Integrated Wetland Assessment Program. Part 5: Biogeochemical and Hydrological Investigations of Natural and Mitigation Wetlands
We performed a comprehensive investigation of the biota (structure) and biogeochemical cycles (processes or functions) of a population of natural (n = 9) and mitigation wetlands (n = 10). Intensive data were collected on various wetland ecosystem components including: hydrology, soil and water chemistry, characteristics of the plant, macroinvertebrate and amphibian communities, biomass production, decomposition, and nutrient cycles. The goals of the project were as follows: 1) to demonstrate the efficacy of floral and faunal community-based indicators in order to assess the performance of mitigation wetlands, 2) determine the links between floral and faunal community structural attributes and ecosystem processes in natural and mitigation wetlands, 3) compare the biological and physical characteristics, as well as patterns of biogeochemical cycling in natural and mitigation wetlands in order to assess their relative condition, and 4) identify simple, cost-effective biogeochemical indicators for use in mitigation monitoring and as performance standards. The biological and biogeochemical characteristics of the natural and mitigation wetlands were substantially different. The mitigation wetlands were generally “dryer” than the natural sites based on measures of ground water. Mean depth to ground water averaged -53.8 + 11.1 cm and -25.0 + 6.1 cm in the mitigation and natural sites, respectively in 2001 (p = 0.04) and -44.5 + 9.1 and -25.4 + 4.9 in 2002 (p = 0.09). Concentrations of soil organic carbon (%OC), %N, and plant available P (μg P g-1 soil) were 4.8 times, 4.3 times, and 1.6 times higher in the natural compared to the mitigation sites. Mean values for soil bulk density and percent solids were significantly
higher in the mitigation wetlands (p = 0.001). These measures quantify the extremely heavy soils found in the mitigation sites that may lead to reduced root growth and limit carbon accumulation. The Vegetation Index of Biotic Integrity (IBI) scores for natural sites ranged from 9 to 82, reflecting the fact that the natural wetlands were selected along a gradient of human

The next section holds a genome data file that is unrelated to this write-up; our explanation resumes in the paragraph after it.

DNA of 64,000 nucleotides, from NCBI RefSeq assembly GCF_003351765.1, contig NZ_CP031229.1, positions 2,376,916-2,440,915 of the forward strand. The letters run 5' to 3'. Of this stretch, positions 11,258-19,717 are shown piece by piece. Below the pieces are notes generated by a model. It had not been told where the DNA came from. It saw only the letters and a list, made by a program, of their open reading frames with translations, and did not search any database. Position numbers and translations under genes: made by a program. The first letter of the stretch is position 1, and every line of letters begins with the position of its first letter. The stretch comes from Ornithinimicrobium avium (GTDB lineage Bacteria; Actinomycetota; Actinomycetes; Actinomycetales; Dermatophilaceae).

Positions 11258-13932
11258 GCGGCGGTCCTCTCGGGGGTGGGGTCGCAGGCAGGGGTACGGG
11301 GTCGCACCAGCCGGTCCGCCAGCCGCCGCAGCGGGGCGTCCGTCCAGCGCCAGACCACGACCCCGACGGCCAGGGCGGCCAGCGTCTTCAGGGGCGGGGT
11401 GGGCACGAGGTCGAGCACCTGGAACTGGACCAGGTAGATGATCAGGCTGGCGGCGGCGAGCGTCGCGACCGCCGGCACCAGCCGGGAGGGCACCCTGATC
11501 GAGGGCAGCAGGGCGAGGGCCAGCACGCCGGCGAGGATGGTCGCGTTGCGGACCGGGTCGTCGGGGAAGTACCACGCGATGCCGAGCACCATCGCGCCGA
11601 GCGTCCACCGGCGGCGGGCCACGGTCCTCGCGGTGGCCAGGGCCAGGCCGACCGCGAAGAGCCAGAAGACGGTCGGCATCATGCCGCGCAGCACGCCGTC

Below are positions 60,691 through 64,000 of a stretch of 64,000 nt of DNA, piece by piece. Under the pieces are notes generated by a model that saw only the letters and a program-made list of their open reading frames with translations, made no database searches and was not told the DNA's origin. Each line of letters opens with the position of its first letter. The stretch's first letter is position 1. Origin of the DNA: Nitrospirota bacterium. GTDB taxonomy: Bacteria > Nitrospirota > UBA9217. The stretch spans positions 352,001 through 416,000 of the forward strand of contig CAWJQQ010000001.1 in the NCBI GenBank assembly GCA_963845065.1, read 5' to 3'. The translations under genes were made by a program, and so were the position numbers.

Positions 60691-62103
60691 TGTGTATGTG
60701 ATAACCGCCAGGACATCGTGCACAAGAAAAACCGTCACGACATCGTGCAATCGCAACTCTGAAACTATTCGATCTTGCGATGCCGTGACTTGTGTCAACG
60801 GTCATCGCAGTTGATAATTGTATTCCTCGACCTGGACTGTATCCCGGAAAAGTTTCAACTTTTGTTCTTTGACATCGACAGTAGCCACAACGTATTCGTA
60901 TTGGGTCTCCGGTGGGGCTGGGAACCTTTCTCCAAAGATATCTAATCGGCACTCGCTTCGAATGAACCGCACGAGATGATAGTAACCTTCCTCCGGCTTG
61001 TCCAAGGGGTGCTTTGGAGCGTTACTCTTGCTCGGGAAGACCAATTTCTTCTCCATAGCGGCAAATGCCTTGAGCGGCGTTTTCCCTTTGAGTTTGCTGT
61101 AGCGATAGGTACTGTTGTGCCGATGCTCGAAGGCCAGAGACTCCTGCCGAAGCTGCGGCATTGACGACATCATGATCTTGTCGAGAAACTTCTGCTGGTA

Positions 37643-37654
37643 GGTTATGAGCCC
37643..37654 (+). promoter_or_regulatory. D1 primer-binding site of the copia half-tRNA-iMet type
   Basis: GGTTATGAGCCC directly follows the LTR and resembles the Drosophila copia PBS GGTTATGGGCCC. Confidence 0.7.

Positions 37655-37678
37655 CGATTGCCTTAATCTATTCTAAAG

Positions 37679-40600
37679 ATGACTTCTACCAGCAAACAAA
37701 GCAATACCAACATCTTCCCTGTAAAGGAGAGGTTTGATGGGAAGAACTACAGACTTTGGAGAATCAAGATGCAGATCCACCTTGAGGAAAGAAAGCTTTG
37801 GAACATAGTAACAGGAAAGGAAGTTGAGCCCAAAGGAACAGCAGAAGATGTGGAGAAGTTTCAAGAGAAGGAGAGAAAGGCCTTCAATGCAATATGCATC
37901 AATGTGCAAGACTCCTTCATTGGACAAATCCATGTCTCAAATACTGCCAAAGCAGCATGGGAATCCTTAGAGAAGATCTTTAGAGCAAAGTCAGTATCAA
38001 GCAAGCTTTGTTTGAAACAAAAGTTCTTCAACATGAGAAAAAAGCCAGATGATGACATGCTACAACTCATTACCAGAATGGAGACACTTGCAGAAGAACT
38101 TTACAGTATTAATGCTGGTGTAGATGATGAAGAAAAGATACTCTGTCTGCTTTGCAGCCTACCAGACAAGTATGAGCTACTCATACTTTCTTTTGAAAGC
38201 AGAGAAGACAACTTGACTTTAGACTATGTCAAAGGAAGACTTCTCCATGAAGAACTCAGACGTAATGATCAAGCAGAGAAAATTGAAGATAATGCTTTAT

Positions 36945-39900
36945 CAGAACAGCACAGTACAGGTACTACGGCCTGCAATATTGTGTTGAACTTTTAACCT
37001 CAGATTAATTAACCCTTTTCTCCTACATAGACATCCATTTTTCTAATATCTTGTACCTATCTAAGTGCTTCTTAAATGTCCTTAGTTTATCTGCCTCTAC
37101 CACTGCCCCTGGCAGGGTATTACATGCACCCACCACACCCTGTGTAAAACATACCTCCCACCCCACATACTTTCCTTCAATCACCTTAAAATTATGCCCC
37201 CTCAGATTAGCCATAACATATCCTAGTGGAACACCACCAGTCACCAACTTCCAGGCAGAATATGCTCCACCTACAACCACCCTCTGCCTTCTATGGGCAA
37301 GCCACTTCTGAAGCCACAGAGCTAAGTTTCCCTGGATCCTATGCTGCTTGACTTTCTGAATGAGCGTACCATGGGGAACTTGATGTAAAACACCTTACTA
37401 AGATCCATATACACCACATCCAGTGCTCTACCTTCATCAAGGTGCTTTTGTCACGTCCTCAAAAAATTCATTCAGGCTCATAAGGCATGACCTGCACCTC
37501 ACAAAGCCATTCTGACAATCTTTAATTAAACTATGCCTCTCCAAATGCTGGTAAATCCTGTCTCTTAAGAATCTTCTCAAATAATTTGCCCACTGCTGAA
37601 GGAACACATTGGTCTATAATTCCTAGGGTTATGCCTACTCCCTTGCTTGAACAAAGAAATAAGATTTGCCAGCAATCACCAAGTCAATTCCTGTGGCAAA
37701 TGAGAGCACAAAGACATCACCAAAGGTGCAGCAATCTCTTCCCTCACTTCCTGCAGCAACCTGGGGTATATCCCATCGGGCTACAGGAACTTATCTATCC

disturbance. The range of scores for mitigation wetlands was narrower, ranging from 16 to 50. This compression of scores is due in part to the fact that the community composition of the mitigation sites is similar, with a dominance of ubiquitous, tolerant plant species. Mean VIBI scores were more than twice as high at natural wetlands (p = 0.005). Aboveground biomass production was also significantly higher in the natural sites ( p = 0.04) where production averaged 34.7 g 0.1 m-2 compared to 20.9 g 0.1 m-2. The invertebrate data showed major differences in the numbers of taxa, abundance of tolerant and sensitive
species, and the community metrics in the Wetland Invertebrate Community Index scores between the mitigation sites and natural sites. Taxa richness averaged 46 in natural sites compared to 34 at mitigation sites. Amphibian communities of the mitigation wetlands differed markedly from natural forest and shrub dominated wetlands. However, amphibian communities of natural emergent wetlands and the mitigation sites were similar and factors like permanence of hydrology and presence of predatory fish appeared to be more important in determining amphibian community composition. Despite this, average Amphibian Index of Biotic Integrity scores were 0.3 for the mitigation sites in this study and 6.5 for the natural emergent sites.
Both decomposition rates and litter nutrient concentrations were higher in the natural wetlands. The soil and water data demonstrate the low levels of organic carbon contained in the mitigation sites. Low organic carbon levels can limit the activity of decomposers (heterotrophic microbes and invertebrates), limiting diversity and leading to slower rates of decomposition. Multivariate analyses show that the natural and mitigation sites group as two separate populations, indicating that wetland mitigation is currently creating a new subclass of wetlands on the landscape. Based on the results of this study, several indicators could serve as measures of mitigation performance relative to natural wetlands: 1) soil chemical and physical
characteristics especially soil organic carbon and soil nitrogen content and percent solids in the soil or bulk density; 2) hydrological characteristics including mean depth to ground water and percent time water is found in the root zone; and 3) multimetric indices developed from natural reference wetland data sets.